Dr Manasi Shirolikar's skincare routine in winter
(My skin type - oily to combination, acne-prone)
- Gel cleanser
- Ceramide mist
- Serum (niacinamide or vitamin C)
- Prescription acne treatment (if needed)
- Moisturiser + Sunscreen (SPF 50)
- Double cleanse (cleansing balm/oil/micellar water + gel cleanser)
- Snail mucin essence on damp skin
- Serum (AHA, BHA, retinoid) or prescription acne treatment
How to transform your hair care routine for winter?
Oils provide hydration and a protective layer to shield your strands from the harsh weather. Warm the oil slightly before application for better absorption. Massage it into your scalp and distribute it evenly through your hair. Opt for heavier oils like coconut, olive, or almond oil, especially during winter.
Choose a sulphate-free, moisturising shampoo to cleanse your hair gently. Sulphates can be harsh and contribute to further dryness. If you have a dandruff-prone scalp, consider using an anti-dandruff shampoo once a week. Rinse with lukewarm water as hot water can contribute to dryness.
Conditioner and hair mask
Conditioning becomes non-negotiable in the winter. Opt for a rich, hydrating conditioner and consider leaving it on for a few extra minutes for a mini hair mask effect or use a hair mask once a week. Ingredients like shea butter, argan oil, and keratin can work wonders in combating winter-induced frizz and brittleness.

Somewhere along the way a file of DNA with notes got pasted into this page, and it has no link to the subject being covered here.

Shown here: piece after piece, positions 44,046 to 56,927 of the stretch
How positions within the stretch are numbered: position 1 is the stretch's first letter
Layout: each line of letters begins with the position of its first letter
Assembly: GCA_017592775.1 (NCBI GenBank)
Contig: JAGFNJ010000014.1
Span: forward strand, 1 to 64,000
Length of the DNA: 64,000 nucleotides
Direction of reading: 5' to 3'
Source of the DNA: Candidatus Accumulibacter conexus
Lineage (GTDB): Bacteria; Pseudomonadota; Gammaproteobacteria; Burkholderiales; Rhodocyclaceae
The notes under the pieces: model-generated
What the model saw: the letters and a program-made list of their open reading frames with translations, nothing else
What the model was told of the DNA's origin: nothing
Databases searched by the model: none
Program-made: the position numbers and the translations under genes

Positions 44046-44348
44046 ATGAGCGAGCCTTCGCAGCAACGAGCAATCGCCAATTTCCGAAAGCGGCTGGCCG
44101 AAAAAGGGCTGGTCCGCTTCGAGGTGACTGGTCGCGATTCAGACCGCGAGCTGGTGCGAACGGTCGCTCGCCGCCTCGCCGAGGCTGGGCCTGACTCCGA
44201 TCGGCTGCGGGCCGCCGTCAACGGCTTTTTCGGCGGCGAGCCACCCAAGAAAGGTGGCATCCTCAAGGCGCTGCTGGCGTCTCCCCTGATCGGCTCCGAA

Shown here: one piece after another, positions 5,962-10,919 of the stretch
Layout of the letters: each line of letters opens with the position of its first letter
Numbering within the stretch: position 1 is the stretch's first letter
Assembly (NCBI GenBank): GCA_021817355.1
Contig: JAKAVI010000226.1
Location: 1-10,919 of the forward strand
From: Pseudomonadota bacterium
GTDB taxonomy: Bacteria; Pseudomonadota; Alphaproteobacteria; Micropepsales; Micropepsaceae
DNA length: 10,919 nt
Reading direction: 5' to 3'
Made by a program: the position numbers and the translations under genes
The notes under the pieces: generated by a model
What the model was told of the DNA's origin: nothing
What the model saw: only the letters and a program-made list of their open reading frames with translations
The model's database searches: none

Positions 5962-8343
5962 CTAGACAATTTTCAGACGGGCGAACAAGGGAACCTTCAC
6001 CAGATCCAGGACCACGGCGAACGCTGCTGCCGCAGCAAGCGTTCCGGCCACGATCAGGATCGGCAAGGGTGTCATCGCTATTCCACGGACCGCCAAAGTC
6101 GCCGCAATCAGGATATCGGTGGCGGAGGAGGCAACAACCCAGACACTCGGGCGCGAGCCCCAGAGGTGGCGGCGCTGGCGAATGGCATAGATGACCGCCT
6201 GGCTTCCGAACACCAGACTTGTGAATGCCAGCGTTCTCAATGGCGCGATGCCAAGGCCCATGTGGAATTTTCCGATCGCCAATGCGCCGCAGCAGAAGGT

These are lightweight, silicone-based products that seal in moisture and provide a smooth finish. Apply a small amount evenly through your damp or dry hair, focusing on the ends. Serums reduce frizz and also protect your hair from the dry, static-inducing effects of winter. Look for serums with ingredients like vitamin E or argan oil for added nourishment.
Essential lip care practices
Did you know lips do not have sebaceous or oil glands?
This is why they are more prone to dryness than our skin. Thus, to keep your lips healthy during winter, consider these -
- Avoid licking your lips
It's a common instinct to lick your lips when they feel dry, but this habit exacerbates the issue. When saliva evaporates, it leaves your lips even drier. Break the cycle by reaching for a nourishing lip balm instead of licking.
- Exfoliate gently
Dry, flaky skin can worsen chapping. Gently exfoliate your lips 1-2 times a week with a sugar scrub or soft toothbrush to remove dead cells and promote smoother, softer lips. Avoid harsh scrubs or rubbing your lips, as this can irritate them further.
- Moisturise regularly